Letters Home

November 26, 1943

My Dear Alice:

I have some time to while away and how better could I use it? I never have anything to write, but I can bore you with saying the same thing again.

Yes, I’m sure had you slipped up behind me when that picture was made (the last enlargement) I would, as you said, have mistaken you for a bear. For we were in the heart of the “bear country.” That is a name it has taken on, because in that area is where the bears usually stay in the summer when they come down from the hills. To add to that, we were in a gulch where a very nice salmon berry patch was. We had just been eating the berries, and I am sure Bruin, had he been there, would have disputed our right to do so. Right behind us was a clump of growth, good concealment for a bear. Had there been a rustling of sudden movement there, I fear we would not have asked if it were “friend or foe.” Ha.

Oh, but ‘twould be a different scene in the little gully now. The bears are gone, or leaving, except a few that may hibernate around here. The little gully is no longer green with ferns, the berries are gone, and even the salmon go no more up the streams. No more hikes over in there, for, lo, the beastly winter has come. Unwelcomed old man, with his blowing fury and challenge to man or beast to withstand his fury. With snows, blizzards, rain, melting snow and ice, mud, and general misery.

And now, he is here with his changing weathers, all of them disagreeable, and men becoming frustrated. Today, maybe rain, tomorrow, blowing snow or frozen earth. Or maybe you don your sheep skin lined knee length coat (parka) and go to a movie, but when you come out the gale has stopped and you stand there looking silly with a heavy coat on. Ah, but you dare not predict tomorrow’s weather. Sometimes last winter, the storms lasted four or five days. Sometimes, it was only a matter of hours. This winter? Can tell you next summer. 

Oh well, life is no bed of roses. So I shall try to bear patiently, with the lingering hope that I may not be in the never-never land another winter. 

For the hope is still lingering that after our two years, we go. I can already vision green fields, sunshine, and civilization. How often I have rehearsed our reunion. Think, My Darling, over two and a half years since we have quarreled. Yes, two and a half years away from the sweetest woman I ever knew. Maybe the day I land in Dallas, you will be at the station with your rolling pin. But what a thrill it will be, to be hit over the head by you. But we will make up for the interlude of our separation. Yes, between the quarrels, we will be happy.

My Darling, since I am out of news, I will close; and go back to my memories of you. With a heart full of love, I remain



Target practice in the Aleutians, 1943

Target practice in the Aleutians, 1943


A view of a whale’s fluke as it dives after being harpooned in Point Hope, Alaska, September 1942.Photograph by Froelich G. Rainey, National Geographic


A view of a whale’s fluke as it dives after being harpooned in Point Hope, Alaska, September 1942.
Photograph by Froelich G. Rainey, National Geographic

November 13, 1943


Tonight and other such nights I should not write letters. But I’ll try to keep my thoughts off the Army in general and write anyway. Gee. but I need your presence and wonderful smile! This is one of those days when everything seems to go wrong, and I came off duty feeling like I’d been through a sausage grinder.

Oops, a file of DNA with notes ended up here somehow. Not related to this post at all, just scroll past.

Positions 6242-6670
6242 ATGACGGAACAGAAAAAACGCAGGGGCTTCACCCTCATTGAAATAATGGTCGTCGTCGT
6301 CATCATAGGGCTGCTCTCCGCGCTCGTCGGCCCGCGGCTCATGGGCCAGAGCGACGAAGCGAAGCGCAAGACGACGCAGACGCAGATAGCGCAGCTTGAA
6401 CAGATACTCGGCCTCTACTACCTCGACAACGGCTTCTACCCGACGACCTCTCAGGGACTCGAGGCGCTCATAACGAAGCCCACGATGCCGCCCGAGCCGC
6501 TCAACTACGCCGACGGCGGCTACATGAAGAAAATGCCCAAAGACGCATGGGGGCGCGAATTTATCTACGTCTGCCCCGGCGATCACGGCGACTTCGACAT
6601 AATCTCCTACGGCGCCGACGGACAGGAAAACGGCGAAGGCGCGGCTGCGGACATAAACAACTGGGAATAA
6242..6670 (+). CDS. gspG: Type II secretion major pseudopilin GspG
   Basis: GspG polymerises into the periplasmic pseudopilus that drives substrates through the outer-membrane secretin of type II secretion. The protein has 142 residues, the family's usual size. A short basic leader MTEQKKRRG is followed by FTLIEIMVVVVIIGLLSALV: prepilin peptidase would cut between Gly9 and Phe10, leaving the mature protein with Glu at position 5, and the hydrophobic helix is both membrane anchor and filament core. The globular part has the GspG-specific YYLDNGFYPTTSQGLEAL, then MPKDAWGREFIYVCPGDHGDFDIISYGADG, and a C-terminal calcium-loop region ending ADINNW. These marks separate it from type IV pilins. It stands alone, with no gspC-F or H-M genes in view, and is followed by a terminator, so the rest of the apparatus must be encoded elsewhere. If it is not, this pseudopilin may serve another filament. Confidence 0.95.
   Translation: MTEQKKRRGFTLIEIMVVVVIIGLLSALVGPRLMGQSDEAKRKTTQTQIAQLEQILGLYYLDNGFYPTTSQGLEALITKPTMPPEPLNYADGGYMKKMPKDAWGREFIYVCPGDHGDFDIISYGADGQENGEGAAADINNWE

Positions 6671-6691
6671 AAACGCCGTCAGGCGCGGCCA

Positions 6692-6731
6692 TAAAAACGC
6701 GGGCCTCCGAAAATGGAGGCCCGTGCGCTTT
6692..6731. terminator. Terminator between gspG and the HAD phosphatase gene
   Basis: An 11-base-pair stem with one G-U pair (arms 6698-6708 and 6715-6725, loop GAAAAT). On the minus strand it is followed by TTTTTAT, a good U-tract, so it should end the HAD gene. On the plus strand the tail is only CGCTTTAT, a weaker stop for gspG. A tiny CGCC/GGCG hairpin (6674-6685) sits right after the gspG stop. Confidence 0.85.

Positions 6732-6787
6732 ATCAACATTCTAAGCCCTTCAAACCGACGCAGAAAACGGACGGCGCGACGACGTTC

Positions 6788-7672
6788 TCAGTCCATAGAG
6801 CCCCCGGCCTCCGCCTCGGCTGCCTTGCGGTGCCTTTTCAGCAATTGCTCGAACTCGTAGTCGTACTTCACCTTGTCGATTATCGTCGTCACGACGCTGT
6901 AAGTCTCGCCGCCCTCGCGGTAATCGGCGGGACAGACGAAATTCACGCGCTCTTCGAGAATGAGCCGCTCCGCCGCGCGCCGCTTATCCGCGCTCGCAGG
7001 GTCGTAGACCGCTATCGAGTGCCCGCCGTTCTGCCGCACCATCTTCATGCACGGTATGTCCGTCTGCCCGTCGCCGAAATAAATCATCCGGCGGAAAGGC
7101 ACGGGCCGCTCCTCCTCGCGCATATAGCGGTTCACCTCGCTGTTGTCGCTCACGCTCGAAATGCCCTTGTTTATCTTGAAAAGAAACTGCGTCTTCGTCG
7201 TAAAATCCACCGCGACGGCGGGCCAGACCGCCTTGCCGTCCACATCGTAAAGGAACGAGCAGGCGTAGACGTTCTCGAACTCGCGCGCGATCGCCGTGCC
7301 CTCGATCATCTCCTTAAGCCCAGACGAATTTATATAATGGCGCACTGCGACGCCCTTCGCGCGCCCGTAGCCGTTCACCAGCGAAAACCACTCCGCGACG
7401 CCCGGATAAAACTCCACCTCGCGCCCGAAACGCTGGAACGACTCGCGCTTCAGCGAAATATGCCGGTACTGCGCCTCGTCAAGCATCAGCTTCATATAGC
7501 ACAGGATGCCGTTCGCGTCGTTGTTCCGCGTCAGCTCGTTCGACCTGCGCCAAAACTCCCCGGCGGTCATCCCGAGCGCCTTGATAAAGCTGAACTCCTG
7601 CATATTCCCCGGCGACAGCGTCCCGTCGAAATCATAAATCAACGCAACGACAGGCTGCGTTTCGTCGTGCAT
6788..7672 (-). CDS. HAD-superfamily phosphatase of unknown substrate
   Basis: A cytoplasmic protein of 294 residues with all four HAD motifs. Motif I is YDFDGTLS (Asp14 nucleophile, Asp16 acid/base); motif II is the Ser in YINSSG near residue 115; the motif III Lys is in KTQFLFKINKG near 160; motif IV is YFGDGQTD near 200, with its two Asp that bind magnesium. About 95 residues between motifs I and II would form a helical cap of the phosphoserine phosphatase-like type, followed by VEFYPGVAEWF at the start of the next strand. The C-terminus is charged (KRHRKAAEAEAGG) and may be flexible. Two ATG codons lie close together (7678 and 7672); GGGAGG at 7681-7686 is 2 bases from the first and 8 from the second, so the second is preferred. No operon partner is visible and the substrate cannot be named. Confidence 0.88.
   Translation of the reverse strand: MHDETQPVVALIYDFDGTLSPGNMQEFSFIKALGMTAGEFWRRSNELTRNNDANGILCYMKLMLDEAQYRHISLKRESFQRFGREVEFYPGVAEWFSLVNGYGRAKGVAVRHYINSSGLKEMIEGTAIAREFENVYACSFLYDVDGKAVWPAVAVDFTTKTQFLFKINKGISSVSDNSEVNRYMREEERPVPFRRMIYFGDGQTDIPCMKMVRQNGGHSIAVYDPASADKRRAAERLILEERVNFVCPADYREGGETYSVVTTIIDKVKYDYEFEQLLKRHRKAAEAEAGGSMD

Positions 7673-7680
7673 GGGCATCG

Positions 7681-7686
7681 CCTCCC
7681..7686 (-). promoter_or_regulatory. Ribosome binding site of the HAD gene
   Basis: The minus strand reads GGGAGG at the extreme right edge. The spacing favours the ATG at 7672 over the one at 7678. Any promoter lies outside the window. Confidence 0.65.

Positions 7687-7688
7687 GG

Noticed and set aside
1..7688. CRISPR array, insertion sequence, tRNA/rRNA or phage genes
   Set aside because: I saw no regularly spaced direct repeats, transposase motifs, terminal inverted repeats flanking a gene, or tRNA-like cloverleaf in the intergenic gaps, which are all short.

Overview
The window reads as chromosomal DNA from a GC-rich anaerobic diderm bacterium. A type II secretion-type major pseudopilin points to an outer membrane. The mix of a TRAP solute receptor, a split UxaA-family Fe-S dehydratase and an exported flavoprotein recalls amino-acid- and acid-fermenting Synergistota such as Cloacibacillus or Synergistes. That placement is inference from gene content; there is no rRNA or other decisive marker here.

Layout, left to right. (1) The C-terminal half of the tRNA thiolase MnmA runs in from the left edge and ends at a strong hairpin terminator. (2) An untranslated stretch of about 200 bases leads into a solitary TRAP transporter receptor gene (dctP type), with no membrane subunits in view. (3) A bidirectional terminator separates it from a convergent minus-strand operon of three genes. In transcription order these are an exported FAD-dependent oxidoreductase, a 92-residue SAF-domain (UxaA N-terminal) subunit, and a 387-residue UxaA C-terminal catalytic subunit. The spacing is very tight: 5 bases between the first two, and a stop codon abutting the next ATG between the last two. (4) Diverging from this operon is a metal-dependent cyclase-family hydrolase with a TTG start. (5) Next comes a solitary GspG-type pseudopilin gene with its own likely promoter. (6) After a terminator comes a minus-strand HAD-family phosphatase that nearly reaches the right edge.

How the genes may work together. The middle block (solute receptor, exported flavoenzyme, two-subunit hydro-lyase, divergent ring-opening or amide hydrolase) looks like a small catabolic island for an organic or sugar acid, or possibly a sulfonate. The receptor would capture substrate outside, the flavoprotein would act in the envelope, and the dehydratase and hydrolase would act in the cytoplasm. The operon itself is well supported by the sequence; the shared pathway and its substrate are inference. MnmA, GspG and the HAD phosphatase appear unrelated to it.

But now, here in my hut, and believe it or not, silence except the radio, I feel some better. I dragged your picture up before me and began day dreaming of the day I’ll see you again. And forgot the feeling that all is lost. 

I just heard Roy Rogers singing “When My Blue Moon Turns to Gold.” Such a precious thought! I was talking to a guy that knew Roy Rogers, and we decided to go see a show he was in. I said something about wanting to see him, you liked him. He told me to tell you he was married and advised me not to tell you how. Ha. But it seems, a gal heard him sing and told him if he would come see her, she would bake him a lemon pie. He did, she did, and he married the maker. My what a lemon pie can do! Ha!

Honey, you said my letter was censored where I mentioned coming home. Well, I’m quite sure it was because I expressed my belief a bit too strongly that I would not be coming home. Ha. Just at that time I think maybe I was a little too skeptical of anything I heard. So I shall attempt to tell you what the set up is. Of course, you realize that nothing is definite until it happens. And if the Army has taught me anything, it’s this: Don’t look backwards; have no regrets for spilled milk; hope in the future, but don’t trust in it. Believe nothing you hear and only half of what you see. If you follow these simple rules, you won’t get terribly disappointed. Only on these grounds do I tell the following tale. There is nothing definite. But ——

The present plan is that after one has spent two years in Alaska or the Aleutian area, that is where I am, he will be given an opportunity to return to the States. Of course we fellows in these Aleutians will have to be persuaded. Ha. We can return to the States and accept reassignment at Uncle Sam’s convenience, any place in the world or America, according to luck. The other plan is to take a thirty day furlough from Seattle and accept reassignment in Alaska. The catch there, is that you’ll take an equal chance of ending up on Alaskan mainland and finding yourself right back in the un-American Aleutians. I would love Alaska; it is beautiful, but these Aleutians are anything but.